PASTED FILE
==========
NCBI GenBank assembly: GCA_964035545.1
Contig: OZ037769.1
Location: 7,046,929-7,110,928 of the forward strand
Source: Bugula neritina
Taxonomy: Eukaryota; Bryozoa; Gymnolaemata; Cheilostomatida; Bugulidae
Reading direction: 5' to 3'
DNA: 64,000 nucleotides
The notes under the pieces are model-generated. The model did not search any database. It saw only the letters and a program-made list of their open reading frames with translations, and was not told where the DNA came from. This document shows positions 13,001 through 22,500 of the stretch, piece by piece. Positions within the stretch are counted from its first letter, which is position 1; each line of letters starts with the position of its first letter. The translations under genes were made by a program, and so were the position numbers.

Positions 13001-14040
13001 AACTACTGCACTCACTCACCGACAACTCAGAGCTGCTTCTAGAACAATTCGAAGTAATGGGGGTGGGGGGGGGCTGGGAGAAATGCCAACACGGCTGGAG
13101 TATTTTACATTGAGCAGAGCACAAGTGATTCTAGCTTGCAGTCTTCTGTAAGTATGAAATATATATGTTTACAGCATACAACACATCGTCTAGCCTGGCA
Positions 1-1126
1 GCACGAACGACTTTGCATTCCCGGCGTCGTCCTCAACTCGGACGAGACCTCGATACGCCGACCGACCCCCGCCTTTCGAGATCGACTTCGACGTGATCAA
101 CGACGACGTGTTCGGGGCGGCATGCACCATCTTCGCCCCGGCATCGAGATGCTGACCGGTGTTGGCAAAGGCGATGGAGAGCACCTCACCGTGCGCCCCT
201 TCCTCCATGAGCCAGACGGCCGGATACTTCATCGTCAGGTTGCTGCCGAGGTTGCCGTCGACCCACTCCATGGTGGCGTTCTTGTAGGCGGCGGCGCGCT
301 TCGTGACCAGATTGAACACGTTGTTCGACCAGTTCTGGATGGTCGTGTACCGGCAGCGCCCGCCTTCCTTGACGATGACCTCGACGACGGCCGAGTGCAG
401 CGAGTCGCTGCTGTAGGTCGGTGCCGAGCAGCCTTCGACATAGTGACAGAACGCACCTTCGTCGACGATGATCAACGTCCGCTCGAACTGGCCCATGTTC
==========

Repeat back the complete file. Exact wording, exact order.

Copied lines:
NCBI GenBank assembly: GCA_964035545.1
Contig: OZ037769.1
Location: 7,046,929-7,110,928 of the forward strand
Source: Bugula neritina
Taxonomy: Eukaryota; Bryozoa; Gymnolaemata; Cheilostomatida; Bugulidae
Reading direction: 5' to 3'
DNA: 64,000 nucleotides
The notes under the pieces are model-generated. The model did not search any database. It saw only the letters and a program-made list of their open reading frames with translations, and was not told where the DNA came from. This document shows positions 13,001 through 22,500 of the stretch, piece by piece. Positions within the stretch are counted from its first letter, which is position 1; each line of letters starts with the position of its first letter. The translations under genes were made by a program, and so were the position numbers.

Positions 13001-14040
13001 AACTACTGCACTCACTCACCGACAACTCAGAGCTGCTTCTAGAACAATTCGAAGTAATGGGGGTGGGGGGGGGCTGGGAGAAATGCCAACACGGCTGGAG
13101 TATTTTACATTGAGCAGAGCACAAGTGATTCTAGCTTGCAGTCTTCTGTAAGTATGAAATATATATGTTTACAGCATACAACACATCGTCTAGCCTGGCA
Positions 1-1126
1 GCACGAACGACTTTGCATTCCCGGCGTCGTCCTCAACTCGGACGAGACCTCGATACGCCGACCGACCCCCGCCTTTCGAGATCGACTTCGACGTGATCAA
101 CGACGACGTGTTCGGGGCGGCATGCACCATCTTCGCCCCGGCATCGAGATGCTGACCGGTGTTGGCAAAGGCGATGGAGAGCACCTCACCGTGCGCCCCT
201 TCCTCCATGAGCCAGACGGCCGGATACTTCATCGTCAGGTTGCTGCCGAGGTTGCCGTCGACCCACTCCATGGTGGCGTTCTTGTAGGCGGCGGCGCGCT
301 TCGTGACCAGATTGAACACGTTGTTCGACCAGTTCTGGATGGTCGTGTACCGGCAGCGCCCGCCTTCCTTGACGATGACCTCGACGACGGCCGAGTGCAG
401 CGAGTCGCTGCTGTAGGTCGGTGCCGAGCAGCCTTCGACATAGTGACAGAACGCACCTTCGTCGACGATGATCAACGTCCGCTCGAACTGGCCCATGTTC